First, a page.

Why don't you tell us what the algorithm is (because if you write your program in BASIC, we'll eventually be able to get it anyway if you post it on the 'net)?

Sorry for my babble

Reply to this comment    9 September 1998, 06:19 GMT


Re: Re: Re: Article: "Calc Crypto and the GPC"
Nathan Ernst

I guess I just don't get it. ANYTHING that can be done in TI-BASIC, by defintion has to be able to be done in assembly. This is because anything executed in BASIC is converted by the calc to usable code in assembly, because that's the ONLY language the calc really understands. While you claim to be a nerd, why not let the other nerds here have a shot in assembly (If you only want to do it in basic) If nothing else; programming in assembly for the most part assures complete secrecy in the program code. If someone really wants to get ahold of it, all they'd need to do is copy whatever you encrypted over, copy the encryption program to their calc, and then send it to their computer with the Graphlink, and look at the basic source in the window. Being able to view the program would make cracking the code ALOT easier to do. Within an assembly encryption, it would denifitely be faster than basic, and people would have to go to alot more extremes to view the program code, having to reverse-compile (or decompile or whatever you want to call it) the program. Also, deciphering asm source code is a wee bit harder than figuring out how a basic program works.

Why don't you tell us what the algorithm is (because if you write your program in BASIC, we'll eventually be able to get it anyway if you post it on the 'net)?

Sorry for my babble

Reply to this comment    9 September 1998, 06:22 GMT


Re: Re: Article: "Calc Crypto and the GPC"
Rejun2000  Account Info
(Web Page)

Arg!

People need to realize that decompression would NOT slow down a program in any way, the only slow down would occur at the launch of a program.

And the slow down wouldn't be too bad at that, remember when you run a program the ENTIRE program is copied to '_asm_exec_ram' (in the 86 at least), you just have to tack on some extra time for decompression. The extra time would be small because unlike decryption (which is time consuming), decompression relies on a small repeating pattern which is quickly processed.

And if you can't wait an extra second (probably less than that) to get 1.5x (2x is a myth) the memory on your calc, then you don't deserve the memory you already have.

-Rejun
Thanks

Reply to this comment    13 July 2002, 00:39 GMT

Re: Article: "Calc Crypto and the GPC"
Rob

Actually, these ideas are great. I had these ideas when I first got my TI-92 like 2 years ago. About 2 months afterward (it was February, and I was bored) I actually went through with creating such things (in BASIC of course). I used the best point-2-point transfer for the encryption and a simple Huffman compression, but normal people didn't understand it, and if they knew it was Huffman, they could probably decode it in a matter of minutes. This was too simple, I thought, so I used an encoder to code any of the variables (that BASIC could access) into a simple string. The string alone saved a couple bytes to even saving 100 bytes on a picture one time. I used a non-correlating compressor (no encryption uses this type except mine because I'm the only one who knows how to do it--) to change the string into another string which would turn out to be super-encrypted (super meaning the best you could get using number theory, closing zeta loops, and pi-sin algorithms). In doing this encryption it only added about a max of 25 bytes (the keys were set by the user and always a 8 pin number). The compressing program was upgraded to using a Huffman, Shannon-Fano, and Ziv-Lempel-Welch, and if the compressor ended up being bigger than the original, it encoded it using more number theory and trying the compressor again. In doing this process, it compressed around 40% to 60%. The BASIC programs (1 encrypt/decrypt and 1 compress/decompress/zip) were actually compressed themselves on a simple huffman code, run by 1 program, "RCfiler." The program itself was around 1k of memory, and used Local variables to decompress and run the programs (meaning they were always compressed unless you ran RCfiler).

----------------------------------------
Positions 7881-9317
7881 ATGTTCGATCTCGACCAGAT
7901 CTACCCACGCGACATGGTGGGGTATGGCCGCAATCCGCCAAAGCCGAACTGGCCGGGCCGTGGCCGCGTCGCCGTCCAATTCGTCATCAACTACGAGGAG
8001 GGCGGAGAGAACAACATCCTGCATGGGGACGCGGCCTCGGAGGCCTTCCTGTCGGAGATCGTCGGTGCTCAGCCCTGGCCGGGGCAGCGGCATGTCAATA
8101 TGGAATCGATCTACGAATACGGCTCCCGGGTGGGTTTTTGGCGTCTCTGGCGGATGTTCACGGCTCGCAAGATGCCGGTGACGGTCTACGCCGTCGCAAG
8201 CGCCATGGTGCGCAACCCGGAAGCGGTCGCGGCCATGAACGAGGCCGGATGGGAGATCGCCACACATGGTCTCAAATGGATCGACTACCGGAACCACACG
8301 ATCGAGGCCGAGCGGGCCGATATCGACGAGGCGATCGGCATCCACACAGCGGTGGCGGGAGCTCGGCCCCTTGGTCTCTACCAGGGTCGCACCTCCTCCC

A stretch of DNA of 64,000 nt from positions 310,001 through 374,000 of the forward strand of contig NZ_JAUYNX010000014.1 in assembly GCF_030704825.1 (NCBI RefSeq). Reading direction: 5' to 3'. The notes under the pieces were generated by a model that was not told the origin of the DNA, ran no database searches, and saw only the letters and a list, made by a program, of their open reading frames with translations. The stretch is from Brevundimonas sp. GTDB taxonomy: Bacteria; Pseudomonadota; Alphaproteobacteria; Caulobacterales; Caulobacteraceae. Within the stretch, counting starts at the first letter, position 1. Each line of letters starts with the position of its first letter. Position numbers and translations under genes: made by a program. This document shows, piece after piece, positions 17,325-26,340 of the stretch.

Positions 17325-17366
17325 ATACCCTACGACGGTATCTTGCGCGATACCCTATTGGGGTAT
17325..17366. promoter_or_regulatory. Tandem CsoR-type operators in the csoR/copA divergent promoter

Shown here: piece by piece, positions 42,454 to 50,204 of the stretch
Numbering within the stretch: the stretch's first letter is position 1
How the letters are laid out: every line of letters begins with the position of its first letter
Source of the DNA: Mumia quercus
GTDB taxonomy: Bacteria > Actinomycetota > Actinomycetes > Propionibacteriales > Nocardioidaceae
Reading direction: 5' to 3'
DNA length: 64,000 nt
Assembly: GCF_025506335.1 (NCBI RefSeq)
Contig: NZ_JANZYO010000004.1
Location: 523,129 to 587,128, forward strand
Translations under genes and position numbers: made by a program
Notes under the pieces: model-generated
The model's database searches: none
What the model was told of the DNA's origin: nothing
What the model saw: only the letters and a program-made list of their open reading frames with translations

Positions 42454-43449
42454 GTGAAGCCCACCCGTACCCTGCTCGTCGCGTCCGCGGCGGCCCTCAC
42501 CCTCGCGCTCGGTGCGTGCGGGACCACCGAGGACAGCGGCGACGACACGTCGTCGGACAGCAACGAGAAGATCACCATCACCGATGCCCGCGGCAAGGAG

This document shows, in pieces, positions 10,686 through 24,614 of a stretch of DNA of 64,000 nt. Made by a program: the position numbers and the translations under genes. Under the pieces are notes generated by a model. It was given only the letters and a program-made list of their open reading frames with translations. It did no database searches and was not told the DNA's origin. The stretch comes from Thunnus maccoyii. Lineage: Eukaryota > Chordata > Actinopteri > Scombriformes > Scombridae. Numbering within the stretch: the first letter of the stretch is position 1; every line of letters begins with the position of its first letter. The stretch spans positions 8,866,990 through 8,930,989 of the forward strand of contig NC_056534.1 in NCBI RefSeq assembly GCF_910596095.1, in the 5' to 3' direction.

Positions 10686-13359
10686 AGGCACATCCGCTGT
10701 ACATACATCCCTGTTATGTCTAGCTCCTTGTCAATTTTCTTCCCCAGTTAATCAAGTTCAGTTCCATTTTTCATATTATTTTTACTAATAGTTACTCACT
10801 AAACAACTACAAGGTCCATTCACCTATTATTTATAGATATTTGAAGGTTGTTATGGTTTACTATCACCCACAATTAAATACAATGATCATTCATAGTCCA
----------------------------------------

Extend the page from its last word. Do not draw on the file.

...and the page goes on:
I then thought "maybe if people saw the code and started 'hacking' they could decrypt messages," so I got one of my friends, who knew as much as I did about the program as I did, to decrypt a simple message "Hello" under a simple key "00000000," and gave him about a week to decrypt it. He did figure it out through a number-runner (by running the program and given stepped numbers). So, I upgraded one last time, the program now contained a 3 run only lock on it (meaning if you ran the decryptor 3 times without the correct code, the calculator wouldn't accept anymore decryptions on that file). Since I stored the times inside the file itself, copying it wouldn't do any good. He tried one more time, and got no where (of course I changed the key to "29385328"--I remember it because it's my student number at school). The time it takes was fairly slow, but remember, this was in BASIC and on a calculator.

I figured this would be great, but when I tried to find something to use it for, I came up empty. The files are compressed, but in order to use them they must be decompressed. The time it takes plus the amount of space you need for both the decompressor program and the file to decompressed was kind of like an ironic twist. I would be glad to send up some programs, but since I have no graphlink, I can't right now. I would also be glad in helping anybody who wants to start on this project out. Contact me for some code only if you're really interested (I will only teach you, I will not give out direct code--I do program for a living you know).

Reply to this comment    4 September 1998, 20:09 GMT

Re: Article: "Calc Crypto and the GPC"
ffolkes